The Market Corner: The Month in Review "It’s cold outside!"
By Filippo Lecchini
It’s cold outside!
The last few weeks and the start of the New Year quickly reminded everyone that volatility in the markets not only comes as a consequence of human decisions, whether is the Government’s policies, trading activity or innovation, but also follows long term cycles not always as predictable as people wish they were.
Several States in the US are experiencing an extended spell of extremely cold temperatures. A winter cyclone on the East Coast has dropped significant amounts of snow, even in the South and areas for which this is rather unusual.
After a few milder winters we might finally be at the beginning of a new phase, expected to bring back colder weather. El Niño and La Niña are often referenced in the news and public discourse and in a nutshell it seems that a long expected transition to the latter might have finally begun. It has been a matter of debate since the end of 2016 when warning signs started to materialize, depending on which part of the world you live in, but eventually the two phases are naturally expected to alternate.
The effects of the cold temperatures were immediately felt on the commodities market. Natural gas spiked to reflect the increased demand but also the infrastructure limitations, namely pipeline capacity. Electricity prices followed a similar dynamic.
Agricultural commodities are reacting as well. Coming out of a period relatively quiet for grains everyone is being quickly reminded that historically there is a relationship between temperatures and volatility.
Volatility is ultimately demand and supply at work. Its the interaction of market forces continuously seeking an elusive balance that can be jeopardized at all times by external circumstances. The futures market behaves in the same way even though the motives can be different. When we look at the spot market for grains the farmers are the only natural sellers and everyone else is a natural buyer, but derivatives allow participation for traders, intermediaries, hedgers and all sorts of agents, broadening the economic relevance of each market. Volatility is perceived differently by different people. Farmers don’t like it, that’s why they hedge and that is a cost, but traders love it, in an amount that does not disrupt the market at least, because they get paid for providing liquidity. Then there are second order effects: during a snowstorm flights are cancelled, restaurants remain empty, and nobody goes to the movies, so nobody needs a baby sitter.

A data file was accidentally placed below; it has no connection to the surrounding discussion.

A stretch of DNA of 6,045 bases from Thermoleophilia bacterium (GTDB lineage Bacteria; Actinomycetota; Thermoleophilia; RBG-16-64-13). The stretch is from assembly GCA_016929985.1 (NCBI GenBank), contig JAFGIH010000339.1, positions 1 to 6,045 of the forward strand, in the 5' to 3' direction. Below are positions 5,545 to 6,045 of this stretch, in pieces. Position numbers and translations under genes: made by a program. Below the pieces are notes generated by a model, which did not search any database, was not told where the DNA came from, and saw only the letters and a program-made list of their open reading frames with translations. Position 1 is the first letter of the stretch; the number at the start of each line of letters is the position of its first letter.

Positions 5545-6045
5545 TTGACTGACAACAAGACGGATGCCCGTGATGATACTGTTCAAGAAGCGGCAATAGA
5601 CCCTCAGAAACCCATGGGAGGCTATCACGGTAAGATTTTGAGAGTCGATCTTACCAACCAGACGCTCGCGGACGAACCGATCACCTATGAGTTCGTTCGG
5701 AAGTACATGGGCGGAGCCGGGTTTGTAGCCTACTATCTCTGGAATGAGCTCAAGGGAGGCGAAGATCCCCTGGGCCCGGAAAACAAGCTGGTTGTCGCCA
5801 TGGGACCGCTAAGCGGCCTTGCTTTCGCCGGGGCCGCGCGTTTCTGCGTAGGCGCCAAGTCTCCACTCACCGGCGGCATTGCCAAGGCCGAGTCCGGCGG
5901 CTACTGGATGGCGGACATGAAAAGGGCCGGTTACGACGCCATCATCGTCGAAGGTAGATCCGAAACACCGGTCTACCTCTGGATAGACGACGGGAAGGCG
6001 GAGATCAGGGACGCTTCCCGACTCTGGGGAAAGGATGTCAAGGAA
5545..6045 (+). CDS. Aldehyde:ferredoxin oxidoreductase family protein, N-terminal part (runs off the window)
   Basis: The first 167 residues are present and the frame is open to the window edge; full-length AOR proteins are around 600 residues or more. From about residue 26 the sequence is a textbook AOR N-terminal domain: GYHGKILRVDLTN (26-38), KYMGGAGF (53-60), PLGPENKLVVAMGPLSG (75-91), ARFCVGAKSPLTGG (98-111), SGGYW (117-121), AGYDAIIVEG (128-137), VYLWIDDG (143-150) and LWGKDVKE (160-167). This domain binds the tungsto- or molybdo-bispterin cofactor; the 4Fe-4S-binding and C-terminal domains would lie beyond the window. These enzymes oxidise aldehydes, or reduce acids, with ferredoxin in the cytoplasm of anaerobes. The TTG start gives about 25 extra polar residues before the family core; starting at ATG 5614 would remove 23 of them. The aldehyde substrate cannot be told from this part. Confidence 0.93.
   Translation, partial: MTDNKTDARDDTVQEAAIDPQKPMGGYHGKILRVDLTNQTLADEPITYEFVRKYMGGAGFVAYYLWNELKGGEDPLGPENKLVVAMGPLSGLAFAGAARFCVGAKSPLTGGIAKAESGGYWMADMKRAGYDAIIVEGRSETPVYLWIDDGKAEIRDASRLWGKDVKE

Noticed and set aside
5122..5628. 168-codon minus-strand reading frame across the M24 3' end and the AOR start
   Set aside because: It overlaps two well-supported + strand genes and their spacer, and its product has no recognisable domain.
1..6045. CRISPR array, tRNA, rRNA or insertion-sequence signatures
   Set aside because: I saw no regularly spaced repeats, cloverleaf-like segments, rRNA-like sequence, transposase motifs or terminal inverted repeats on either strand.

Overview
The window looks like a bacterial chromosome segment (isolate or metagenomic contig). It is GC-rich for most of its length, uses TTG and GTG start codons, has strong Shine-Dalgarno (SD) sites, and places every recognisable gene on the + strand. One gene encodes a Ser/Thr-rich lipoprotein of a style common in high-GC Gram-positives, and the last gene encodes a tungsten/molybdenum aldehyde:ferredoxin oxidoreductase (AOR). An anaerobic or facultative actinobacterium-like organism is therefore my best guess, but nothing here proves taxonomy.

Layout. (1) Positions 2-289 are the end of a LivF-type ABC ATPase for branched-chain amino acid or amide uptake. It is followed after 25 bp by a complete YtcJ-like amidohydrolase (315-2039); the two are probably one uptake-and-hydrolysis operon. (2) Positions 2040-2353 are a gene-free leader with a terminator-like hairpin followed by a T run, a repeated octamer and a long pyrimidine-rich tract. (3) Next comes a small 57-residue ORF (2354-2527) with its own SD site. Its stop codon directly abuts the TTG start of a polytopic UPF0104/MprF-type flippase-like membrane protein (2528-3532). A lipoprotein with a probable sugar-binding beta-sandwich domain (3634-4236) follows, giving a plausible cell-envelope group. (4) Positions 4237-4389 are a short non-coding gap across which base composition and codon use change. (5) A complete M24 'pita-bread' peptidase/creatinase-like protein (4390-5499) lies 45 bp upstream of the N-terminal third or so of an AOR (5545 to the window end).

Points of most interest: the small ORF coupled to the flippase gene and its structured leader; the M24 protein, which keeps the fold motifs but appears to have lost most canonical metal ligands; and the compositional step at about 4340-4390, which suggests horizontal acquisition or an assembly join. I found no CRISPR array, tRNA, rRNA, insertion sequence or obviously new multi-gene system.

A non-economic event has wide economic repercussions. The primary function of the financial markets is transferring risk between agents, regardless of motive and while the spot markets and the derivatives markets might occasionally diverge, real world developments reinforce their natural correlation, creating opportunities for profits and risk reduction.
If the start of the year is any indication 2018 will be an interesting one. The equities market and several commodities have been rallying very hard and everyone is trying to guess if a correction could be in the cards particularly for stocks that look just unstoppable even though a case could be made that earnings growth has been supporting the rally so far.
Much like looking back at the end of the year is natural for most people, looking forward at the beginning comes easy for most of us. Every year is eventful and 2018 will not be an exception. A few issues, among many, could impact the markets in no particular order: the unresolved US budget issue, the next steps for the Federal Reserve, the Midterm Elections, more European Elections, the future of cryptocurrencies and whether the FAANG will continue their run; the list goes on.
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